In this short video the neuroscientist Chris Fields explains the scientific concept of emergence. He addresses some challenges that it presents to the scientific community and touches on the larger questions that it raises.
Chris Fields uses concepts and tools from physics, information theory, evolutionary and developmental biology, and cognitive neuroscience in an attempt to understand how, and to what extent, one part of the world can be aware of another part of the world. Underlying this question is that of how observers draw boundaries around the systems being observed, including themselves. This later question raises, in turn, questions concerning the nature and awareness of time, memory and identity through time. Answers to these questions, however tentative, suggest approaches to open problems in cosmology, developmental biology, and the etiology of developmental disorders such as autism.
I am a body plus. A body plus trauma, plus illness, plus pollen, plus spores, plus caretakers and friends and loved ones and wild kin.
The meaning of death and dying in a death-phobic culture and more on Sounds of SAND Episode 2
While constellations and the stories attached to them have obvious artistic and spiritual significance, they also represent an elegant and effective solution to the problem of understanding complex physical environments.
Susana Martinez-Conde gives her understanding of perception, brains, reality, memory, experience, music, aesthetics, and language from her experience as Laboratory Director of SUNY Downstate Medical Center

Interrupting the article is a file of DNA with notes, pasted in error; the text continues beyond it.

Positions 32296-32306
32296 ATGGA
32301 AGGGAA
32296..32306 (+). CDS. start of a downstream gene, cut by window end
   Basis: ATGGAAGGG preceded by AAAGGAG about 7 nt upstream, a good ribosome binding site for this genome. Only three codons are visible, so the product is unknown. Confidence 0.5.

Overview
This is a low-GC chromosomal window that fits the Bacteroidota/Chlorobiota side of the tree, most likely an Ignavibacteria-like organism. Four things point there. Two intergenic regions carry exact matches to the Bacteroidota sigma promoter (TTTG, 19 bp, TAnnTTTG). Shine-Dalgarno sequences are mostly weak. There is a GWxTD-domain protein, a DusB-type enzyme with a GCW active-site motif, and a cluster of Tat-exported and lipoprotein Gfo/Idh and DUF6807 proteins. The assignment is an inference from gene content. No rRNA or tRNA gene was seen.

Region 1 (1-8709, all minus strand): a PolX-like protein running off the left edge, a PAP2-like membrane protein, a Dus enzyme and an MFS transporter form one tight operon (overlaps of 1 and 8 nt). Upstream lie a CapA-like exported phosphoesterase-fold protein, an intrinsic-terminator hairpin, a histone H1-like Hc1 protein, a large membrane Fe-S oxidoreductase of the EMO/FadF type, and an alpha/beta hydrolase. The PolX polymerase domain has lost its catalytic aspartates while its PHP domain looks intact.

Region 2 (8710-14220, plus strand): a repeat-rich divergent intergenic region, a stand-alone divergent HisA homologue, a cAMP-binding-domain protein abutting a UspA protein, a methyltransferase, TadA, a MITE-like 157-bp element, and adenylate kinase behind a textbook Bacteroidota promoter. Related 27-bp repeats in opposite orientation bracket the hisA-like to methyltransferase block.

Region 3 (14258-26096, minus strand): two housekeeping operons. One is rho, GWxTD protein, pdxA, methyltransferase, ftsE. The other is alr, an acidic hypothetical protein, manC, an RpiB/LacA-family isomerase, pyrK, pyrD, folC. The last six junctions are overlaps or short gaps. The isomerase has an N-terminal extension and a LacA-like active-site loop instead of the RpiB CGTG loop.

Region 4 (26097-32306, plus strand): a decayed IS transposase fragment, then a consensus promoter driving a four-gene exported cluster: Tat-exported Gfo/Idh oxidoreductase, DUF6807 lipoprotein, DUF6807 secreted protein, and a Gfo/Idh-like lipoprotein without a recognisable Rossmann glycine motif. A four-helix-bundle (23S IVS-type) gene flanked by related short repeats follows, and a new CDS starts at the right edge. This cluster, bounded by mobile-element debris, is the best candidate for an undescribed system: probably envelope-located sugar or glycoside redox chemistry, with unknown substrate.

Taking a long view of life on Earth, Robin Wall Kimmerer explores how mosses—ancient beings who transformed the world—teach us strategies for persisting amid a changing climate.
“Definitely these galaxies are a big deal, but it remains to be seen how exciting they will look in the context of a few months’ progress with JWST,” Carnall says. The best is yet to come.
"Vision is an art, and nature an old master painter teaching us how to see the underlying reality of things to be — before they actually are. "
In our common experience, you can't get something for nothing. In the quantum realm, something really can emerge from nothing.
An excerpt from the new book "The Flowering Wand: Rewilding the Sacred Masculine"
Every creature lives within its own sensory bubble, but only humans have the capacity to appreciate the experiences of other species. What we’ve learned is astounding.
While scientists can anticipate how climate change will affect larger regions, predicting the fate of a given 100-acre forest plot can be trickier.
For many people, psychedelic drugs are intimately connected to the 1960s American counterculture, with…
Cheese is not just a tasty snack — it’s an ecosystem. And the fungi and bacteria within that ecosystem play a big part in shaping the flavor and texture of the final product.
explore psychedelics and their therapeutic uses in two entertaining and informative talks from SAND 18 and 19
A well-documented feature of trauma, one familiar to many, is our inability to articulate what happens to us.
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